The massacre in Andijan shocked the world and saw the hardline regime of Islam Karimov become a pariah state overnight.
Human rights campaigners claimed that up to 700 mostly unarmed civilians were mown down indiscriminately by Uzbek security forces anxious to clamp down on an anti-government demonstration which had turned violent.
Mr Karimov had a different version. He said that 187 people were killed, and blamed Islamist extremists who he accused of plotting to overthrow his government to establish a central Asian caliphate.
Most of those killed were, he claimed, "terrorists" who had long-planned his overthrow with the help of foreign extremists and radical Islamist groups such as Hizb ut-Tahrir, the Islamic Movement of Uzbekistan, and the Islamic Movement of Turkestan. Yesterday in the Uzbek capital Tashkent, a trial started of 15 of the men he accuses of being terrorists. Looking dazed and glum, all pleaded guilty.
Human rights groups alleged the men had been intimidated and forced into making confessions.
The men listened as the court was told how they had allegedly executed hostages and used civilians as human shields. They looked impassive as they were accused of a charges ranging from murder and rioting to being members of banned Islamist groups.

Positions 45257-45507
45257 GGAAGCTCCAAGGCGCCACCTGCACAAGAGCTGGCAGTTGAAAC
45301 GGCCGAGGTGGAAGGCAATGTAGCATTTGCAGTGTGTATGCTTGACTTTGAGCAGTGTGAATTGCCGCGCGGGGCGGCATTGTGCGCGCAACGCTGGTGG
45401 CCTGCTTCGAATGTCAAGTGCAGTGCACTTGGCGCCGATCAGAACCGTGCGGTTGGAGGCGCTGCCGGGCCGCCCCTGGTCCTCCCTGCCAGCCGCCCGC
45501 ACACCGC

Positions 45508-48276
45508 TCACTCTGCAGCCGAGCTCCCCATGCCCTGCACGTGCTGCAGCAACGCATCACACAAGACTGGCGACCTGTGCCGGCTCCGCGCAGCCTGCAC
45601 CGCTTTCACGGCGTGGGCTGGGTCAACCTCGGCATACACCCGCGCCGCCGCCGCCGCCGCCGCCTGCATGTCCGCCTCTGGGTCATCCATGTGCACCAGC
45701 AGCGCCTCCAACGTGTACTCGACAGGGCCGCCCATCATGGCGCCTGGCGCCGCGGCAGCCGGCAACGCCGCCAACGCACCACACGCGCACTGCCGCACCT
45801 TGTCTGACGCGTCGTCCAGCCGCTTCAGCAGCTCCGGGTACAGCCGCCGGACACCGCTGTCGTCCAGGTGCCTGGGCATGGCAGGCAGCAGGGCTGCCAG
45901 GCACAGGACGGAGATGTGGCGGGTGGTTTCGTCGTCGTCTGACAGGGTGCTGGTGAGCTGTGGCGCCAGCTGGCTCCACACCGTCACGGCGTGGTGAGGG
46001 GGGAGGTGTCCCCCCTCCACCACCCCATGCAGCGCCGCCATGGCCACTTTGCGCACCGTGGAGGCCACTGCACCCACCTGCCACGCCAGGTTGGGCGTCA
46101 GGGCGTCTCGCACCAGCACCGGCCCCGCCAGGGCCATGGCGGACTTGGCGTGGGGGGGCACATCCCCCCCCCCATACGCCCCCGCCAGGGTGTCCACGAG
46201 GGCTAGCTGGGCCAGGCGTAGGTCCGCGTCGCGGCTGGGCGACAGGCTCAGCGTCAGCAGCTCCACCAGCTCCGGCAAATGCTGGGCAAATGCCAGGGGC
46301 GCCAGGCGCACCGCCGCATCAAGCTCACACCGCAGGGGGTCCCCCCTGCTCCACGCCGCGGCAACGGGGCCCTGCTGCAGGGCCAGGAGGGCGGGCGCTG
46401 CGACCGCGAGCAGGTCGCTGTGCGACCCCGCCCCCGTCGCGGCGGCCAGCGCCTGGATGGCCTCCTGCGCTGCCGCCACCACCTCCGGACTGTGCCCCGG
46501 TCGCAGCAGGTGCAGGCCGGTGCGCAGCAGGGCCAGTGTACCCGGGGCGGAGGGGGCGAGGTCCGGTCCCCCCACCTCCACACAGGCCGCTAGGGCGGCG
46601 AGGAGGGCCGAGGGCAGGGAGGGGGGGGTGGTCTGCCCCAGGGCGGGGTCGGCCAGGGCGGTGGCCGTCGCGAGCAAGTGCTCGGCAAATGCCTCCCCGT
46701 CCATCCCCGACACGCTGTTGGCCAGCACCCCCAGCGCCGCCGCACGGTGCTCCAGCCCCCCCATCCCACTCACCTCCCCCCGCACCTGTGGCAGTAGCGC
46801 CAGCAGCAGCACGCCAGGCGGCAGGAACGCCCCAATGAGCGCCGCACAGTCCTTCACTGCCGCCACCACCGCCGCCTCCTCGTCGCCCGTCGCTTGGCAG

An Uzbek rights activist, Surat Ikramov, cast doubt on the legitimacy of the pleas, however, saying he believed the men had been tortured. "The authorities want to demonstrate at all costs that it was a terror attack, not a demonstration," said Mr Ikramov.
He said Andijan residents had been cowed into keeping quiet. "Those who suffered are forced to remain silent, and there's nobody else to talk."
The defendants' relatives were barred from the courtroom, in stark contrast to relatives of police and officials who were killed during the uprising who had been specially bussed in.
The testimony against them was damning. Sotiboldi Jalolov, whose 29-year-old son, a police officer, was shot by protesters, said he did not understand why "those terrorists attacked our young republic". Bakhtiyor Muradov, an official with the regional administration in Andijan, described how he was brutally beaten by one of the defendants while being held hostage. "They tortured and killed many other hostages," he said. "It was horrible."
Prosecutors said the men had been trained in neighbouring Kyrgyzstan and received funding from abroad - including from supporters in the Russian cities of Omsk and Ivanovo.
Prosecutors also accused Western reporters of helping the rebels by exaggerating the support they had and by casting their action as a peaceful demonstration.
Deputy Prosecutor General Anvar Nabiyev told the court that the extremist groups had "used so-called human rights organisations and foreign media to denounce Uzbekistan and blacken the activities of the Uzbek government."
Mr Karimov has firmly rejected calls for an international inquiry into the incident. Since the massacre he has become closer to Russia and China, but has seen his relations with the US deteriorate.Reuse content